Courses
Courses for Kids
Free study material
Offline Centres
More
Store

# A cup contains 250g of water. Find the total positive charge present in the cup of water.A. $1.34 \times {10^{19}}{\rm{C}}$ B. $1.34 \times {10^7}{\rm{C}}$C. $2.43 \times \;{10^{19}}{\rm{C}}$ D. $2.43 \times \;{10^7}{\rm{C}}$

Last updated date: 21st Jun 2024
Total views: 404.1k
Views today: 6.04k
Verified
404.1k+ views
Hint: Electric charge is the physical property of matter that causes it to experience a force under the influence of an electromagnetic field. There are two types of charges, namely, positive and negative called protons and electrons respectively. To calculate the total charge, we need first to find the charge present on 1 electron. That is, we have to multiply the charge present on an electron with the total number of electrons.
The formula used to calculate the total charge is given below:
${\rm{Q}}\;{\rm{ = n}}{\rm{.e}}$
Where $Q$ is the charge, $n$ is the number of electrons and e is the charge on an electron.

According to the question:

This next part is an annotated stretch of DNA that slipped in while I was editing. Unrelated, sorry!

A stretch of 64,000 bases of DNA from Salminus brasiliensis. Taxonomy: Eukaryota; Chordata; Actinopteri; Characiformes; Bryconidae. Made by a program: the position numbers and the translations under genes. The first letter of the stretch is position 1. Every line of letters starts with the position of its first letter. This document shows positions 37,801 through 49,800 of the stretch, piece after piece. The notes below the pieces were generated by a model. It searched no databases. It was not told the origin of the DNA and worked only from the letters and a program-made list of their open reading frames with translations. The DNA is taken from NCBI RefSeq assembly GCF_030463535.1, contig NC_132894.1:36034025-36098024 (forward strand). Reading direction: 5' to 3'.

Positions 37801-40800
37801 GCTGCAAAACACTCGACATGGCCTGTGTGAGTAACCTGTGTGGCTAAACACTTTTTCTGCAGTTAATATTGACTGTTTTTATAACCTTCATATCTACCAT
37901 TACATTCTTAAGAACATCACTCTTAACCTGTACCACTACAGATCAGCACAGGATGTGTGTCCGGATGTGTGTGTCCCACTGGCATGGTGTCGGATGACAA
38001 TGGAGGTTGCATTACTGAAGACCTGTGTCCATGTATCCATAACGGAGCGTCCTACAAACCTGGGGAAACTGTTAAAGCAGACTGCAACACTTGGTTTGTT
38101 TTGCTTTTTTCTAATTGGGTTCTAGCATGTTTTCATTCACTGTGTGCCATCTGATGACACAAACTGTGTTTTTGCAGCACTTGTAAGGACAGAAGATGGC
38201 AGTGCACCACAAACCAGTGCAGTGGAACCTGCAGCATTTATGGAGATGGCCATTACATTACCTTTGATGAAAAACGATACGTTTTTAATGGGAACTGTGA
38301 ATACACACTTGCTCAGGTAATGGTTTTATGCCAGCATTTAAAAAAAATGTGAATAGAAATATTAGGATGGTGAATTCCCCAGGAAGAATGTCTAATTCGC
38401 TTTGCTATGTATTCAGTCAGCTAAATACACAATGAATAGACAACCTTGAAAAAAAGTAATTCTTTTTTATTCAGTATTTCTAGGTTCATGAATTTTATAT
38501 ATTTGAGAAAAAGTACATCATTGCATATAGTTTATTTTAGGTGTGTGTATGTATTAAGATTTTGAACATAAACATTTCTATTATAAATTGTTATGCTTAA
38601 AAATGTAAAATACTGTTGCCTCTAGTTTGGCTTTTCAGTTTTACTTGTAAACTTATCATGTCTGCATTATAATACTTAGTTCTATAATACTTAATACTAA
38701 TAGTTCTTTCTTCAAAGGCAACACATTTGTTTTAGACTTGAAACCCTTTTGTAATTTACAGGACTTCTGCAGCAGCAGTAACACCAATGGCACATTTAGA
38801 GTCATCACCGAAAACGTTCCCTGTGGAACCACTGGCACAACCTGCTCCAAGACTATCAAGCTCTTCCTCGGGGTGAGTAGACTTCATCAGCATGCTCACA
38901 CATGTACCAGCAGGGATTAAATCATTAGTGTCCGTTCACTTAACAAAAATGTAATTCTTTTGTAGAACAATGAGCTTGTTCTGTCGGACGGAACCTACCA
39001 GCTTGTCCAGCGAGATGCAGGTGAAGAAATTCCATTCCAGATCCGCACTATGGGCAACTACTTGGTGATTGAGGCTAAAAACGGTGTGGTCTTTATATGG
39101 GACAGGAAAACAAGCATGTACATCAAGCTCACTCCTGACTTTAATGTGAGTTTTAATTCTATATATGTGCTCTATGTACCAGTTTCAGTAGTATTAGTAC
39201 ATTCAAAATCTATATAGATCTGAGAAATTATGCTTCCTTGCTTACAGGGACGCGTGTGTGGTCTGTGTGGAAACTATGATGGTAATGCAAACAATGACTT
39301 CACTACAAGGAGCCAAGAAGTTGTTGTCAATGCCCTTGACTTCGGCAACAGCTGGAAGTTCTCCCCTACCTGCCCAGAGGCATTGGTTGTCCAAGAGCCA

Mass of water is $= 250{\rm{g}}$
We know that the mass of water $= 18{\rm{g}}$
Therefore the no. of molecules in $18{\rm{g}}$ of water $= 6.02 \times {10^{23}}$
$\Rightarrow$ The number of molecules in one cup of water is ($n$) $= \;\dfrac{{250}}{{18}} \times 6.02 \times {10^{23}}\; = \;83.61 \times {10^{23}}$
Also, each molecule of water contains two hydrogen, and one is oxygen, i.e. 10 electrons and 10 protons.
Therefore the total positive charge present in one cup of water;
$\Rightarrow {\rm{Q}} = \;83.61 \times {10^{23}}\; \times 10 \times 1.6 \times {10^{ - 19}}{\rm{C}}$
$\Rightarrow {\rm{Q = }}\;{\rm{1}}{\rm{.34}} \times {\rm{1}}{{\rm{0}}^7}{\rm{C}}$ .

Hence the correct option is (B).

Note:
Always remember that the value of the charge $({\rm{e}} = 1.6 \times {10^{ - 19}}{\rm{C)}}$. The SI unit of electric charge is coulombs (C). Another unit of electric charge is Ampere-second (A-s). Electric charge is always conserved. This means the sum of protons and electrons, i.e. the net charge of an isolated system remains the same. Static electric charges produce electric fields. On the other hand, moving charges produce magnetic fields.